6.  SightGlass Vision DOT lenses

These light diffusion technology lenses are designed by SightGlass Vision. These lenses were found to slow progression by 59 to 74% in the spectacle power and 33 to 50% of eye elongation. These lenses consist of a clear centre aperture that is surrounded by multiple dots. These dots change the light contrast in the eye’s retinal periphery to reduce progression.

Myopia control lensesLens designPrincipleAdvantages
Zeiss MyoVision Pro lensesSingle vision lensesPeripheral defocusDesigned after considering the children’s eye parameters and can be customizedEasy to use and adaptLarge range of material designs and features
Zeiss MyoKidsProgressive Addition Lenses (PALs)Accommodative lagDesigned after considering the children’s eye parameters and can be customizedEasy to use and adaptSpecially designed for near work and digital devices
Hoya’s MiyoSmartDefocus incorporated multiple segments (D.I.M.S)Peripheral defocusHigh impact resistant polycarbonate materialLight and thinUV Protection
Essilor’s StellestHighly aspherical Lenslet target (H.A.L.T.)Peripheral defocusClear vision and easy to adaptVery thin lenses
Essilor’s MyopiluxNear addition lensesAccommodative lagVarious designs to cater to the child’s needsUses Wavefront technology


Myopia in children is extremely common in these current times. Control of myopia progression is essential as the increase in eye power can have sight-threatening complications in late adulthood. Myopia control glasses are specially designed lenses to reduce the rate of myopia progression.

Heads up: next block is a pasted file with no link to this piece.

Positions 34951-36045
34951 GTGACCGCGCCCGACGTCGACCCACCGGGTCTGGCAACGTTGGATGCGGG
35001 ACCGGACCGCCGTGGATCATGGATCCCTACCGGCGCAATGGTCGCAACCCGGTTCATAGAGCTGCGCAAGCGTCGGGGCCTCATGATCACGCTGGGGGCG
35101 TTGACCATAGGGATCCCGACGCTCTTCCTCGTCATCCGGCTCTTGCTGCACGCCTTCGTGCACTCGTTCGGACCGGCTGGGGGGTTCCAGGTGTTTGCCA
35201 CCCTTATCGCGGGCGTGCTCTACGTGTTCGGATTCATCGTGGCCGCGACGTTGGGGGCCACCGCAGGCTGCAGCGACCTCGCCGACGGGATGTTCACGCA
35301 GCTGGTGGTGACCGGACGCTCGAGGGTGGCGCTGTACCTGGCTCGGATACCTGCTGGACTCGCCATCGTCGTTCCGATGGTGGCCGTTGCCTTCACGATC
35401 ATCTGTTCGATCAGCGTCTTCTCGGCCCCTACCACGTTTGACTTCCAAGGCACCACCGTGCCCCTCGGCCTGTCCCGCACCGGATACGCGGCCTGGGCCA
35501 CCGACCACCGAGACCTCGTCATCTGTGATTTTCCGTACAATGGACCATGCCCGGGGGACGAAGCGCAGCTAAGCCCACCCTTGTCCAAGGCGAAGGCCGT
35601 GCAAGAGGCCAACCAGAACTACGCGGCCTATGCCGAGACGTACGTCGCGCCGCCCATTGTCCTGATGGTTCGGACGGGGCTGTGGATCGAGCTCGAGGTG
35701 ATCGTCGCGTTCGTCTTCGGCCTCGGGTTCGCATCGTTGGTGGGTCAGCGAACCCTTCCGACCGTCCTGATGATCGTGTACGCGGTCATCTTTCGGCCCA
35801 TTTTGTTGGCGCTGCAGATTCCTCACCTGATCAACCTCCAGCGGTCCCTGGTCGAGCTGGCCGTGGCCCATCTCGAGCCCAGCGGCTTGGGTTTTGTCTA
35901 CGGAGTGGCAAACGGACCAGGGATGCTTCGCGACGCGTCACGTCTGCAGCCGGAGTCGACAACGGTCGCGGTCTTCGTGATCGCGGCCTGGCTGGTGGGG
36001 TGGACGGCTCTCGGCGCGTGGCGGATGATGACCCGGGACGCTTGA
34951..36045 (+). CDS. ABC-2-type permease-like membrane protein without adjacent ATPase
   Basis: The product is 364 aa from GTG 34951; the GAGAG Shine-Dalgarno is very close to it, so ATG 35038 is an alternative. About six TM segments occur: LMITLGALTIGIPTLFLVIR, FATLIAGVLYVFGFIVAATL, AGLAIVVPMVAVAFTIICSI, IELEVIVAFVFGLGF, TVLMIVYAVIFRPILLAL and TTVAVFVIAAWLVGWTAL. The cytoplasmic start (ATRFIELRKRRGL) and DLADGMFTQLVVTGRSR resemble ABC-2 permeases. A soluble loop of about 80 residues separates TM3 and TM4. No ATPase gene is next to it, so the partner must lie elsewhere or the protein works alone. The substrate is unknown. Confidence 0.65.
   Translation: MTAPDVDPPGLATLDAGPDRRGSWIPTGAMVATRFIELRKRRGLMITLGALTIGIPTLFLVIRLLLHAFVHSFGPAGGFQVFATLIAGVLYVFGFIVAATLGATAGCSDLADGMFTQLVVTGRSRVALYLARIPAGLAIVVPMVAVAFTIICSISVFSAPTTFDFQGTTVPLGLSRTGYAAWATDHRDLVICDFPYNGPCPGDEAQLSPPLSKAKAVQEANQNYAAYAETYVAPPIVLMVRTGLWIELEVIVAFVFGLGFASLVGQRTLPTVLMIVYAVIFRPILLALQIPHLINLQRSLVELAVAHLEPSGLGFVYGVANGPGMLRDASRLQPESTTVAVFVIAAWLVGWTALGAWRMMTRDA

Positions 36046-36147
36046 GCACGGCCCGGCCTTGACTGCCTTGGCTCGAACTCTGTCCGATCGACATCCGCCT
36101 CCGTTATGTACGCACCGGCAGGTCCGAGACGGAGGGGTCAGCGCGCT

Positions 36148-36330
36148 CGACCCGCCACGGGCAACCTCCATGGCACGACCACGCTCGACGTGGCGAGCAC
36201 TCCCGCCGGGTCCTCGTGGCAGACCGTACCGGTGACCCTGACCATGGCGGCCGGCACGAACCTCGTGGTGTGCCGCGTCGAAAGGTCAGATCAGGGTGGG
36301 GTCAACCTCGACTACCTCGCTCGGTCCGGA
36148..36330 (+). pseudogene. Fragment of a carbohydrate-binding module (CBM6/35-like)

These glasses are based on two theories known to cause myopia progression: eyeball elongation and lag of accommodation. Various eye care companies like Zeiss, Hoya, Essilor and Sight Glass Vision have developed and designed glasses to reduce myopia progression.

Most of these myopia control lenses have shown a significant reduction in myopia progression in the initial reports. Many are still in a clinical trial to understand their efficiency.

Irrespective of the number of lenses in the market, it is best to consult a myopia control practitioner to assess these specialty products’ suitability. Always remember, your eye care practitioner knows best!

Leave a Reply

Your email address will not be published.

This field is required.

You may use these <abbr title="HyperText Markup Language">html</abbr> tags and attributes: <a href="" title=""> <abbr title=""> <acronym title=""> <b> <blockquote cite=""> <cite> <code> <del datetime=""> <em> <i> <q cite=""> <s> <strike> <strong>

*This field is required.